Tel Aviv, Israel – The Israeli Health Ministry, on Tuesday, introduced a new amendment that will allow individuals to drive after using medical cannabis, after many patients complained that their freedom of movement was being restricted.
Currently, Israel recognizes more than 30,000 medical cannabis users who have a government-issued permit, but these patients were previously not allowed to drive since the government classified cannabis and all its derivatives as a dangerous drug under Israeli law, classifying anyone with a dangerous drug in their system as being “drunk,” according to Haaretz.
The Israeli permit to use medical cannabis specifically states: “While using the dangerous drug it is completely forbidden to carry out acts requiring concentration, including driving and operating heavy equipment.”
According to a report from Haaretz:
The new amendment, which will come into effect in about 30 days, stipulates that patients will be permitted to drive three hours after smoking cannabis. If they consumed it in the form of edibles or as oil, they will have to wait six hours before getting behind the wheel, while those who also consumed alcohol will have to wait 12 hours after taking cannabis before being allowed to drive.
The amendment puts further restrictions on drivers who use cannabis, requiring them to be under the supervision of the doctor who signed their medical cannabis permit and to refrain from consuming other substances classified as dangerous at the same time. The amendment also limits the cannabis dosage for drivers to 50 grams a month with an active ingredient concentration below 15 percent, or up to 40 grams a month with an active ingredient concentration below 20 percent.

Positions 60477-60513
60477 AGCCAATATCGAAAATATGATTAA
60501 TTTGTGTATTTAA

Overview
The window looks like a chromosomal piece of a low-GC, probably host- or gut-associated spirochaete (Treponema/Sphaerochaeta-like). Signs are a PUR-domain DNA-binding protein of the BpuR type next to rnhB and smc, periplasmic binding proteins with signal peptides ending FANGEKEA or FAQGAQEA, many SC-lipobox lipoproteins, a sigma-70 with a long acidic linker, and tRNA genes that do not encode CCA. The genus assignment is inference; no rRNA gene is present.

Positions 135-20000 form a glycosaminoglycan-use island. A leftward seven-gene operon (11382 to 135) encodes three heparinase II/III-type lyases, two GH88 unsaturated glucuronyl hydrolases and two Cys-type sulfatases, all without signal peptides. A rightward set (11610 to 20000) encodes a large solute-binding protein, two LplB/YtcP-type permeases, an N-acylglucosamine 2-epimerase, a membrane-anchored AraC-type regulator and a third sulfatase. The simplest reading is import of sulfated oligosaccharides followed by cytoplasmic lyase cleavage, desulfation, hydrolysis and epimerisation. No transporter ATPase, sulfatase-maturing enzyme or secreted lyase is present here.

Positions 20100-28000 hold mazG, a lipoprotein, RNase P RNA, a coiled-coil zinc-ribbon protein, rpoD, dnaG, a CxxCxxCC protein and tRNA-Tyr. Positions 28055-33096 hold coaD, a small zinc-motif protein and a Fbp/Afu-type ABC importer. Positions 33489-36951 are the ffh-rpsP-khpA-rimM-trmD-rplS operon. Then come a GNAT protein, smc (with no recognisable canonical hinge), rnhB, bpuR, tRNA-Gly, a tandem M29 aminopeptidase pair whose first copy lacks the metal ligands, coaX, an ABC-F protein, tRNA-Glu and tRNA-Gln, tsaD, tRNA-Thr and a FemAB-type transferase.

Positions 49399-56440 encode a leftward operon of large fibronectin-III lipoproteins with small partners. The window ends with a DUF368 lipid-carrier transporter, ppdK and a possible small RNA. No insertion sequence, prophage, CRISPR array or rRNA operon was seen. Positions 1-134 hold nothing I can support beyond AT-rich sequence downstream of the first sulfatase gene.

Health ministers had previously refused to make an exception for the medicinal use of cannabis, requiring patients to acknowledge that they understood they were not allowed to drive if being treated with cannabis. Under the new amendment, individuals will be allowed to drive three hours after taking the drug, but critics note that there is no way to enforce the amendment due to being unable to verify when a patient last used cannabis.
The amendment decriminalizes patients who had become “offenders against their will,” according to the Health Ministry. Despite the progress, the Medical Cannabis Association, which advances patients’ rights, was critical of the amendment, highlighting the fact that amendment doesn’t apply to many patients using medical cannabis.
“There’s no way to ascertain the percentage level of active ingredients in each and every flower, so there’s no way to determine what active ingredient percentage a patient consumed in the hours before he got behind the wheel,” the Medical Cannabis Association noted.
“On top of that, the number of patients who take more than 40 grams of cannabis a month is significant, as is the percentage of patients who use another narcotic medicine as well. The amendment doesn’t apply to at least a quarter of medical cannabis users,” the non-profit group added.